·       Sexuality education and ways of teaching about gender and sexualities, including the recognition and management of CSA and incest, and the underlying legal framework, must be compulsory components of all teacher education programmes at the University of the West Indies and the University of Trinidad and Tobago. For teachers, principals and guidance officers who have already been trained, compulsory follow-up workshops are proposed.

·        Put mechanisms in place to properly implement the Health and Family Life Education curriculum and its gender and sexuality components which include information that helps prevent and protect against CSA, HIV and drug use.  This requires a serious commitment of resources and investment by the state to ensure it is valued and seen as a legitimate subject with long-term social and economic benefits. It is recommended that specialist HFLE teachers be employed with professional training to appropriately administer these programmes. 

·        Teachers should be formally trained to include media literacy in the curriculum for students at all educational levels. Students highly influenced by media messaging and imagery need to learn to critically evaluate the sexual messages and stereotypes with which they are bombarded.

·        The Ministry of Education should revisit the national school policy on CSA and incest with an aim to revising and adopting more detailed, uniform, gender-sensitive and child friendly protocols for reporting and interviewing. Part of this initiative should include consideration and adoption of protocols created by key Trinidad and Tobago stakeholders at a 2009 workshop at UWI, St. Augustine and the Division of Education, Youth and Sport in Tobago related to CSA and incest.  Teacher training and monitoring sessions are recommended during and after implementation of new policies/protocols.

These recommendations, made close to ten years ago, were not the first. They were additions to those of a long line of educators, health officials, HIV/STI advocates and numerous others who realise the efficacy of this policy and practice. Our main contribution is that these must be gender-sensitive and requires collaboration with the Division of Gender and Child Affairs of the Office of the Prime Minister. We have asked for decisions on age-appropriate sexuality education for children and to revisit the National School Policy on Child Sexual Abuse.

I trust that those responsible will have the political will to do the right thing at this critical time in our history. Again, it is long overdue.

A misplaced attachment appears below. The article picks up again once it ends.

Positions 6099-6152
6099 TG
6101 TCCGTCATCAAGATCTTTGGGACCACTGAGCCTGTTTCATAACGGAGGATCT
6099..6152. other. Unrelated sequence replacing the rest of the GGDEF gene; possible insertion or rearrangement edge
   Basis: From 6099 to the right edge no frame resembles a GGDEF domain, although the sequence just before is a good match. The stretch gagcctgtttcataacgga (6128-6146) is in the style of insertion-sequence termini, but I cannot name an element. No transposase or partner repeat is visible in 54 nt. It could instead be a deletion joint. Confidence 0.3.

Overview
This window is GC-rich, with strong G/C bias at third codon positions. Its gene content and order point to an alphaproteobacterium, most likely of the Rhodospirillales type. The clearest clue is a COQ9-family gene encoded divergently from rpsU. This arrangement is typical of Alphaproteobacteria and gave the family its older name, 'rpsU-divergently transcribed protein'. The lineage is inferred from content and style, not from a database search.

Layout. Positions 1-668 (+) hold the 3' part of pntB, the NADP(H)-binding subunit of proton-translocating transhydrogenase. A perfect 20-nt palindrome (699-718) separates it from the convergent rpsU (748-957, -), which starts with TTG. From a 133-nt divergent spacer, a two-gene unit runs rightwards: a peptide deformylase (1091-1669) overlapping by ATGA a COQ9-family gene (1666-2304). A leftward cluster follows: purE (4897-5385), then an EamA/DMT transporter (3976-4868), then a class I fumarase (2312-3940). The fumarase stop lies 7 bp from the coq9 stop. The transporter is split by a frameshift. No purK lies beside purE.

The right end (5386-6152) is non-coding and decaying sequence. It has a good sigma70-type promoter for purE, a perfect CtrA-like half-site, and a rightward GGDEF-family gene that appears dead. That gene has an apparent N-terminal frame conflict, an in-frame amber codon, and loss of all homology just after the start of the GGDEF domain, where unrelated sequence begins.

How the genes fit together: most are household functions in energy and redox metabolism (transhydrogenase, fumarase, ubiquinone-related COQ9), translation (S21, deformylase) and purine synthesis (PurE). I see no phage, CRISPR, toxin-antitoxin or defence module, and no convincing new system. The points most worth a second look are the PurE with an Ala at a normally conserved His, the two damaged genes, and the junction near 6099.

About The UWI

For more than 70 years The University of the West Indies (The UWI) has provided service and leadership to the Caribbean region and wider world. The UWI evolved from a university college of London in Jamaica with 33 medical students in 1948 to an internationally respected, regional university with near 50,000 students across five campuses: Cave Hill in Barbados; Five Islands in Antigua and Barbuda; Mona in Jamaica, St. Augustine in Trinidad and Tobago; and an Open Campus. Times Higher Education has ranked The UWI among the top 1,258 universities in world for 2019, and the 40 best universities in its Latin America Rankings for 2018 and 2019. The UWI is the only Caribbean-based university to make the prestigious lists.

As part of its robust globalization agenda, The UWI has established partnering centres with universities in North America, Latin America, Asia, and Africa including the State University of New York (SUNY)-UWI Center for Leadership and Sustainable Development; the Canada-Caribbean Studies Institute with Brock University; the Strategic Alliance for Hemispheric Development with Universidad de los Andes (UNIANDES); The UWI-China Institute of Information Technology, the University of Lagos (UNILAG)-UWI Institute of African and Diaspora Studies and the Institute for Global African Affairs with the University of Johannesburg (UJ). The UWI offers over 800 certificate, diploma, undergraduate and postgraduate degree options in Food & Agriculture, Engineering, Humanities & Education, Law, Medical Sciences, Science & Technology, Social Sciences and Sport. As the region’s premier research academy, The UWI’s foremost objective is driving the growth and development of the regional economy. For more, visit


(Please note that the proper name of the university is The University of the West Indies, inclusive of “The”)